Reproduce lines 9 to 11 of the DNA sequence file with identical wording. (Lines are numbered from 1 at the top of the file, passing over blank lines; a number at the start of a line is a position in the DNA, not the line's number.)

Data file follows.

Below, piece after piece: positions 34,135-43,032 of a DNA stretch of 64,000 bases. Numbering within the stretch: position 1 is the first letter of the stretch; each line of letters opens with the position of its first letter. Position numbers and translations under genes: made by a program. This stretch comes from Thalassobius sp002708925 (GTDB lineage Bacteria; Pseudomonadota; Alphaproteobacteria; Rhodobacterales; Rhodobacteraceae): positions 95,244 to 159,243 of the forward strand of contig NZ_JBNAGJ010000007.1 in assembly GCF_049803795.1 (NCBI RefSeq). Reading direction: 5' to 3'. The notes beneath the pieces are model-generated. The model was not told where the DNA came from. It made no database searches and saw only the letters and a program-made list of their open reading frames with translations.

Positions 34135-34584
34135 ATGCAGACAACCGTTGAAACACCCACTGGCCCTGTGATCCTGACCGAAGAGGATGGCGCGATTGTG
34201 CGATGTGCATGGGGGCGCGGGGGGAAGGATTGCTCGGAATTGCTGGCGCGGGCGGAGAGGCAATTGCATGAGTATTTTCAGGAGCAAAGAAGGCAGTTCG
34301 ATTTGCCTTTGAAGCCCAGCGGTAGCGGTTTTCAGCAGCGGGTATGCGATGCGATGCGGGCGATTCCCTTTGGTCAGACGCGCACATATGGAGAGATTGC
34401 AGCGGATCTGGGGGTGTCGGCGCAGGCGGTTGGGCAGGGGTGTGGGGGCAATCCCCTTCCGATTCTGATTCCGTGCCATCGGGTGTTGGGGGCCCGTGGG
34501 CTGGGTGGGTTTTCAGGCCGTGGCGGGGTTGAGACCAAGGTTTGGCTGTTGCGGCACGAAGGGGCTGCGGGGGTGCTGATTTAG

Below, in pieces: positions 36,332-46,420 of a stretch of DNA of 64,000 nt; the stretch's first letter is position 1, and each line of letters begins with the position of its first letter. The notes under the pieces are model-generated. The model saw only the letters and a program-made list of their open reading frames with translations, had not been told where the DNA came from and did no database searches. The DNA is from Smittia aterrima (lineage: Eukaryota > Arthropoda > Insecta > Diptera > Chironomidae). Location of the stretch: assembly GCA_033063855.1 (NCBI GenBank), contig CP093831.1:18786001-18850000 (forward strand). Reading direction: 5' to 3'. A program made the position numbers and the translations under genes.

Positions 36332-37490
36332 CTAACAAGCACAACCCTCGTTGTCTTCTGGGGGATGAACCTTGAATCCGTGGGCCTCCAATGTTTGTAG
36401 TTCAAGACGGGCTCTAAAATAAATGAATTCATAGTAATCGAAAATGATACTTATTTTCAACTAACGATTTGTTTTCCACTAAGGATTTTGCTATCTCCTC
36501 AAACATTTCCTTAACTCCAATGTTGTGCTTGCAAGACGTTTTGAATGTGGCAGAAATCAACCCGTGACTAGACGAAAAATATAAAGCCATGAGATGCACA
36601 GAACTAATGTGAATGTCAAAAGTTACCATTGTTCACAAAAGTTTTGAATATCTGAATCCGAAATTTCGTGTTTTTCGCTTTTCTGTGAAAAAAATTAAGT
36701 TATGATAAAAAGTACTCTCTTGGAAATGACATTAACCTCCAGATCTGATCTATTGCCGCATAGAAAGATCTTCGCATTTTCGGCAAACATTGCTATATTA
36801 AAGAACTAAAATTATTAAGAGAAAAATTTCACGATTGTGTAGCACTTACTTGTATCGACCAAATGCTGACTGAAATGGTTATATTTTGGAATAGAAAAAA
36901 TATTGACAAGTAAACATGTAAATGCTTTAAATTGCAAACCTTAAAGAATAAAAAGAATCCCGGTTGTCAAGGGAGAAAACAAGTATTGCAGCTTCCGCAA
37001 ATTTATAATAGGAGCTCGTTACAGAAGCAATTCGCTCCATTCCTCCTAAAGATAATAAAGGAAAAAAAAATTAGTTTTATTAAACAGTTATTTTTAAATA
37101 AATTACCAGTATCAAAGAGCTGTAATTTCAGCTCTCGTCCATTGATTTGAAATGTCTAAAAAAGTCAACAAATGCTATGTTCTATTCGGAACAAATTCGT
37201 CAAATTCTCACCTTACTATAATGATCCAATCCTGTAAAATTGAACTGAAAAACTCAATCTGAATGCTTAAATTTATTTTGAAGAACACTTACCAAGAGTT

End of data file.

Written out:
Positions 36332-37490
36332 CTAACAAGCACAACCCTCGTTGTCTTCTGGGGGATGAACCTTGAATCCGTGGGCCTCCAATGTTTGTAG
36401 TTCAAGACGGGCTCTAAAATAAATGAATTCATAGTAATCGAAAATGATACTTATTTTCAACTAACGATTTGTTTTCCACTAAGGATTTTGCTATCTCCTC